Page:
Amiri Baraka, a controversial playwright, poet and activist who set a new path for fellow African-American artists by bringing militancy and verve to works about race in America, died on Thursday at age 79 at a hospital in his native New Jersey, a representative said.
Baraka had been in failing health and passed away at Newark Beth Israel Medical Center, surrounded by family, said his booking agent Celeste Bateman.
Baraka had associated with Beat Generation poets in the 1950s and he published his first collection of poems in 1961. In 1964, he won fame in some circles, notoriety in others and an Obie award for his explosive play "Dutchman."
In the play, a white woman sexually teases and taunts a black man named Clay on a subway, they clash venomously and he speaks of seething anger at whites. The work ends with the woman stabbing Clay in the heart, then eyeing another black rider.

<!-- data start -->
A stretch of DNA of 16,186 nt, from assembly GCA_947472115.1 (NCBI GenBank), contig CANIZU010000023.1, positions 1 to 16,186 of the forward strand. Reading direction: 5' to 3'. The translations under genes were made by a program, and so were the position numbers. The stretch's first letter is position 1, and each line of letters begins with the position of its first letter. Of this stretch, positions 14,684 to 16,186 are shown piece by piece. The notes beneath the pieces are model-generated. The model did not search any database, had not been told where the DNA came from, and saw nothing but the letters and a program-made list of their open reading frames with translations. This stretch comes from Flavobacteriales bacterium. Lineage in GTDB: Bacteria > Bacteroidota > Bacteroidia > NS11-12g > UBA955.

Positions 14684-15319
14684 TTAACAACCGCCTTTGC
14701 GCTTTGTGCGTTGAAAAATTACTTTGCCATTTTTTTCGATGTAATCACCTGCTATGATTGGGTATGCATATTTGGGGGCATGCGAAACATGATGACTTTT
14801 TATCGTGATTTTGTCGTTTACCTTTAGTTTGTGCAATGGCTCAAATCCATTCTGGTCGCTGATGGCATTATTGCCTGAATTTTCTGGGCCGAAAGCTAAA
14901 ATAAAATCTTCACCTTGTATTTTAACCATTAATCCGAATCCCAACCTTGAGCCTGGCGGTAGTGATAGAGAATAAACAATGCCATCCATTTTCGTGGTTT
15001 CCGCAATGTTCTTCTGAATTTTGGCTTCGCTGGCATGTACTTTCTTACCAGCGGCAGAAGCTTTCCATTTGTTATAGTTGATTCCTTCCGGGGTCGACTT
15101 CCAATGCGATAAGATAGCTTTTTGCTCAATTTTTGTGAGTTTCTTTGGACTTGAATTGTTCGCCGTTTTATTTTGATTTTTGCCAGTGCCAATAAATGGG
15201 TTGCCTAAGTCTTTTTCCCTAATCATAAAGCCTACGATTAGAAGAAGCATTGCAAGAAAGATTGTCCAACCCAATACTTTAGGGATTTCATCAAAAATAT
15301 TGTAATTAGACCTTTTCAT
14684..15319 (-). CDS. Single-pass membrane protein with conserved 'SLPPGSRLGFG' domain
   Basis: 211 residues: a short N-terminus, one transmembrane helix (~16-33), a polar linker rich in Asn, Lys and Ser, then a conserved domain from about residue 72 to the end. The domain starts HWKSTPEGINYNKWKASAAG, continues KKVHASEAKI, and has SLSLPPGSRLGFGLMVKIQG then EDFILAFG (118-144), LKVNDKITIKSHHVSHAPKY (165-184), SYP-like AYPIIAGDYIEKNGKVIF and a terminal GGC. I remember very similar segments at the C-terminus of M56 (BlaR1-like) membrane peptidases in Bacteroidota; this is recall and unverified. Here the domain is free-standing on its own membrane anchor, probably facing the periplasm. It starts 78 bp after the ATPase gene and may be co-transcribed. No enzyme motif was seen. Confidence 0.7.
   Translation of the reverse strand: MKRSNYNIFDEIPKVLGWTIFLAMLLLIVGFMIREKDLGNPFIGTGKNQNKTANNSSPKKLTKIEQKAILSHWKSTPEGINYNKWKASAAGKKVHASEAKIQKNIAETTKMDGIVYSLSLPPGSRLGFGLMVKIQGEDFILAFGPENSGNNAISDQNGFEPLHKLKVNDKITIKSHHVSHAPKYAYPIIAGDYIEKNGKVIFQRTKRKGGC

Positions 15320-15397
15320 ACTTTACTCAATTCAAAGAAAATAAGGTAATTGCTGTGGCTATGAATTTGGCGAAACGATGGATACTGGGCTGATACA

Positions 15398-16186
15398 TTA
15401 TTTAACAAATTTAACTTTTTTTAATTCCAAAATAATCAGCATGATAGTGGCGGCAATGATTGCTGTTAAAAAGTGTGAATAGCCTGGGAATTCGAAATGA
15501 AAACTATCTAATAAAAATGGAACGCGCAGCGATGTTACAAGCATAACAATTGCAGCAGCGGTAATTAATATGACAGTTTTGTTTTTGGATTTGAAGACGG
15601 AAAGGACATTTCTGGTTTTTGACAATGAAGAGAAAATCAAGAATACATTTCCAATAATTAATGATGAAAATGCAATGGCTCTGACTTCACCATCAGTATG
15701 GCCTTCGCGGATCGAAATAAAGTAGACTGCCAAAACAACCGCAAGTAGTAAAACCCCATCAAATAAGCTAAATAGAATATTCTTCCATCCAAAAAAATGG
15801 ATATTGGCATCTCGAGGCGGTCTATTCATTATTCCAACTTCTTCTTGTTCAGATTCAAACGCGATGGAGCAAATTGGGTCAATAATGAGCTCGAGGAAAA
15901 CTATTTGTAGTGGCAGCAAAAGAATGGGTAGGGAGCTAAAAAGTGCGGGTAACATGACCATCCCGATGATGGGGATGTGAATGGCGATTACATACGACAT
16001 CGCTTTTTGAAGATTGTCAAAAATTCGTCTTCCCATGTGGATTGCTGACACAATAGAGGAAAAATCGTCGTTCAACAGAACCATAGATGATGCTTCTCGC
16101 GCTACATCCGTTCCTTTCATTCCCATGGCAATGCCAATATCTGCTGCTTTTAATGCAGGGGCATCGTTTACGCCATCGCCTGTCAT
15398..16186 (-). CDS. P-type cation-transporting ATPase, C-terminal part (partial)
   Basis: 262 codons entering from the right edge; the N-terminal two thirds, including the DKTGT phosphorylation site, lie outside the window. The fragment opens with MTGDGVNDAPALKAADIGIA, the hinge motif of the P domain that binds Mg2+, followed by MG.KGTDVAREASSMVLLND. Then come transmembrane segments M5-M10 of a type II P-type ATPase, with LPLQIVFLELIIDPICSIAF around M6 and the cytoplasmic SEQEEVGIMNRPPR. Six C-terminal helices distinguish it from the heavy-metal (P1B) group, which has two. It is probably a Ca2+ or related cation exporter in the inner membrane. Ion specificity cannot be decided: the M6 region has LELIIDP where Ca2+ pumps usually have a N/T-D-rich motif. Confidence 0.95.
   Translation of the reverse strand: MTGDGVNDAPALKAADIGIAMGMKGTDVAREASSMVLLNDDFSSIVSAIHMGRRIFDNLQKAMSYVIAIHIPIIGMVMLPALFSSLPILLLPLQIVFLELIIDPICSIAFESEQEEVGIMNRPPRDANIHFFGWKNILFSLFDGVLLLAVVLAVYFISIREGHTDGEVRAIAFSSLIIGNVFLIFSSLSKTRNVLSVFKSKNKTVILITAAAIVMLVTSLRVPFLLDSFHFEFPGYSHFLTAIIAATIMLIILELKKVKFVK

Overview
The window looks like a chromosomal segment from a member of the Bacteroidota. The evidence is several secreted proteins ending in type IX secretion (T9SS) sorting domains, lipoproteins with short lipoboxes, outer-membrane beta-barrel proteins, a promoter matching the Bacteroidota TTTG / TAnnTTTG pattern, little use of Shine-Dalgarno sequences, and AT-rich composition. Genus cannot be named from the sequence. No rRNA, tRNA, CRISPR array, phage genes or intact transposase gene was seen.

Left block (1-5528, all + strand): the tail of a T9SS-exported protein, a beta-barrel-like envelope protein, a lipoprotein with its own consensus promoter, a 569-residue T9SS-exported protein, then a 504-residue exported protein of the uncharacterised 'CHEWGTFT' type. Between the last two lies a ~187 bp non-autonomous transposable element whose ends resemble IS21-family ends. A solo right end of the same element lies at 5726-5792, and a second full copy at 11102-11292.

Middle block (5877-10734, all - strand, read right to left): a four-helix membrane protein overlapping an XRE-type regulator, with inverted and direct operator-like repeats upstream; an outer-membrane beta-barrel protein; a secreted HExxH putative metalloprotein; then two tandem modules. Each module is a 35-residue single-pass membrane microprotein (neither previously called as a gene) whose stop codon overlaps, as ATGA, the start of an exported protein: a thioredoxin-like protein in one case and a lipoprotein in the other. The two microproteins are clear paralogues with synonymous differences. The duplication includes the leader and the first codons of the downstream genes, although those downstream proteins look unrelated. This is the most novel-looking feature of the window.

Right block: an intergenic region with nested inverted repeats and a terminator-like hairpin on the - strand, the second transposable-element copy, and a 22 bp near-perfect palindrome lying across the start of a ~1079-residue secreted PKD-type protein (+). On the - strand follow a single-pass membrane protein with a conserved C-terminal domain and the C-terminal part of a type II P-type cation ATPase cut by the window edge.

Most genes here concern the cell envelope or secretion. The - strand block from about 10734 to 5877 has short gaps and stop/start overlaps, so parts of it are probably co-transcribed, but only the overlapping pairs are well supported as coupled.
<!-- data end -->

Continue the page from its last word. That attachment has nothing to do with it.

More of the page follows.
The New York Times, in a 2007 review of a new production of the play, called it the "singular cultural emblem" of the black separatist movement in the United States.
Born Everett LeRoi Jones in Newark, he later became known as Amiri Baraka. On his way to increased political militancy, Baraka in 1965 divorced his white wife, Hettie.
After the 1965 assassination of Malcolm X, Baraka played a principal role in the creation of the Black Arts Movement as the head of a theater and school in Harlem, the historic center of African-American creative expression.
The movement served as the cultural wing of the militant Black Power Movement espoused by groups such as the Black Panthers and which had grown out of the civil rights struggle of the 1950s and 1960s.
"The Black Artist's role in America is to aid in the destruction of America as he knows it," Baraka wrote in an essay from the time.
Baraka also embraced Marxism and artists in the developing world who, like himself, made political statements.